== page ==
Photographed by Jonathan Hayward
Those celebrities do those grand farewell tours, only to come back a while later and do another one.
I wonder if my farewell post at my Vox blog will be like that. The comments make very interesting reading as Pete and I dissect the site and give it a post mortem.
This was a very interesting and poignant observation from Pete, whom I met when 20Six was still a cool, vibrant UK community (back in 2006):
In many ways I wish blogging never went mainstream, it was the worst thing that happened for it because it’s left a lot of people who loved it feeling like ﬁsh out of water and there are lots who don’t really do it now. (I note there are some who do, but generally.)
I’m relieved someone else has said this as I had started to wonder if maybe I was just fading out and the community was still thriving in other places and with other people. It just feels like back then we all did it because we wanted too, in the main there was no agenda or anything it was just genuine desire to use this method of communication.
I responded (some links not in original):
Every medium suffers this fate: newspapers were once respectable before Rupert Murdoch; email was a nice medium before spammers began harvesting addresses. Blogs were, by and large, civil places to exchange opinions before that descended into anonymous name-calling in comments. Now I see in New Zealand a ﬂorist has allegedly manipulated Google Maps to harm her competitors—what motivates someone to purposely destroy data that has been freely and publicly compiled for the common good?
I still believe there is room for huge online communities, including some form of modern chat room (as we had discussed before). The world has moved on and maybe some are afraid of potential abuse, something we bloggers did not have to contend with back in the early 2000s. The sharing during the Clinton era seems to have evaporated, and we humans have been the undoing of that.
I can understand why sites such as A Small World are so exclusive: they don’t want to see the same decline. There are harsh penalties for “friending” people you do not know, including lifetime bans. Snobbery, sometimes, can be our friend—something I never thought I would catch myself saying. Maybe that is the next stage, and Yappey itself is so far the sort of forum where we can exchange ideas quite freely without an agenda.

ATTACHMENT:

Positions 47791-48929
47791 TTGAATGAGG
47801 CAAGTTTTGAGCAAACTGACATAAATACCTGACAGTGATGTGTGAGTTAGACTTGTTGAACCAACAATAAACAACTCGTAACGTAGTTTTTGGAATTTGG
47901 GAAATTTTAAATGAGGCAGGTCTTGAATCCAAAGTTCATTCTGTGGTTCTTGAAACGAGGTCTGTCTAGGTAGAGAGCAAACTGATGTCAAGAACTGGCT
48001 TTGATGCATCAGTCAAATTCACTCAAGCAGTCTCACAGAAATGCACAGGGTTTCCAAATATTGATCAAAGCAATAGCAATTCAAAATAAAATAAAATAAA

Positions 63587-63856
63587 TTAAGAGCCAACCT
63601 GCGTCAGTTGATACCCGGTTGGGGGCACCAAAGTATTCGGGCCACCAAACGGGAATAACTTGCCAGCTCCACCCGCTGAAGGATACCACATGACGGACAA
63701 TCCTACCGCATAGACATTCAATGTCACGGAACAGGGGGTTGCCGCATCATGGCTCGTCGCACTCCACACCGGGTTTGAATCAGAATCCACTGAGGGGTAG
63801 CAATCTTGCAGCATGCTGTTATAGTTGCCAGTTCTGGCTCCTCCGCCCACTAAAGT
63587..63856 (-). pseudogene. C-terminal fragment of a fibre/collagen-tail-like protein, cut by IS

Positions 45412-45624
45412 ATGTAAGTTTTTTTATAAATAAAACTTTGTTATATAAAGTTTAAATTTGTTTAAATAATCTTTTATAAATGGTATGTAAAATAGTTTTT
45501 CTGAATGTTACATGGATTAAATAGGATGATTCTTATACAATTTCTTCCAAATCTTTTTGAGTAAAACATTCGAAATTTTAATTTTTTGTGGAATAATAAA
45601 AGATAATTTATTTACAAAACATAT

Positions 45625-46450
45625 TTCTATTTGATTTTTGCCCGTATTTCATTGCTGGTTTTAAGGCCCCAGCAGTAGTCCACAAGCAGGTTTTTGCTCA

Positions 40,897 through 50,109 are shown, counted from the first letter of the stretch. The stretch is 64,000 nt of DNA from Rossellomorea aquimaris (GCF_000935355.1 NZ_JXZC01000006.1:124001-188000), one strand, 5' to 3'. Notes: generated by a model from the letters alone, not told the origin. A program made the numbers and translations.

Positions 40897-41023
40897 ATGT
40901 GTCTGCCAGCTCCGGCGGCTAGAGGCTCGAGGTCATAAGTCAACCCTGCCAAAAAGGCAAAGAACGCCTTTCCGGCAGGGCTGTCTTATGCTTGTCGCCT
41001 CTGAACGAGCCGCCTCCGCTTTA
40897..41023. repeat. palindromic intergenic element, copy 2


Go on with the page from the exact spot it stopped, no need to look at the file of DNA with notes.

It begs the question: what next for the online world? Oh, it’s not Facebook. I am talking about a site that respects its users.Posted by Jack Yan, 00:07
I think the online world will probably get less centralised rather than more. It seems some sites are pushing users to be more public and more sharing but I think what many people want is the ability to share with friends in a relatively small network. (Limited by their dunbar number) Once the 'popularity contest' nature of the online world has died off I think we'll be left with sites that easily allow users to tie in the more public aspects of their online life; flickr, twitter, etc with a private network to communicate with friends. It's the flexibility that is needed.
They go in waves, I believe, Pete. We go through a period of centralization, then decentralization. The rise of small social networks, such as the ones at Ning, are an indicator that you are probably spot-on with where things are heading.
Incidentally, did you get my note about Disqus comments for Tumblr? Jen and I incorporated them and they seem to be working a treat! I am also getting used to hacking the Tumblr code, though I doubt if I’m anywhere near approaching your level.
I didn't - I'll have to add those. I need to change my layout too; I'm sure you're doing well with Tumblr code - I looked in the other day on my layout and was too scared to change it as I couldn't remember what was what!
I’m pretty scared to change mine outright. Whatever I do now will be an adaptation of the existing theme, because I’ve made too many changes to it.Post a Comment
Disqus was remarkably easy to implement: they have explained things clearly on their site on how one can incorporate a comment box. In fact, I’ve found that Disqus does reliably what CoComment forgot: it aggregates comments made using it, and ﬁles any direct replies to you.
It’s rather nice to see our Jen there on Tumblr.
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NoteEntries from 2006 to the end of 2009 were done on the Blogger service. As of January 1, 2010, this blog has shifted to a Wordpress installation, with the latest posts here.
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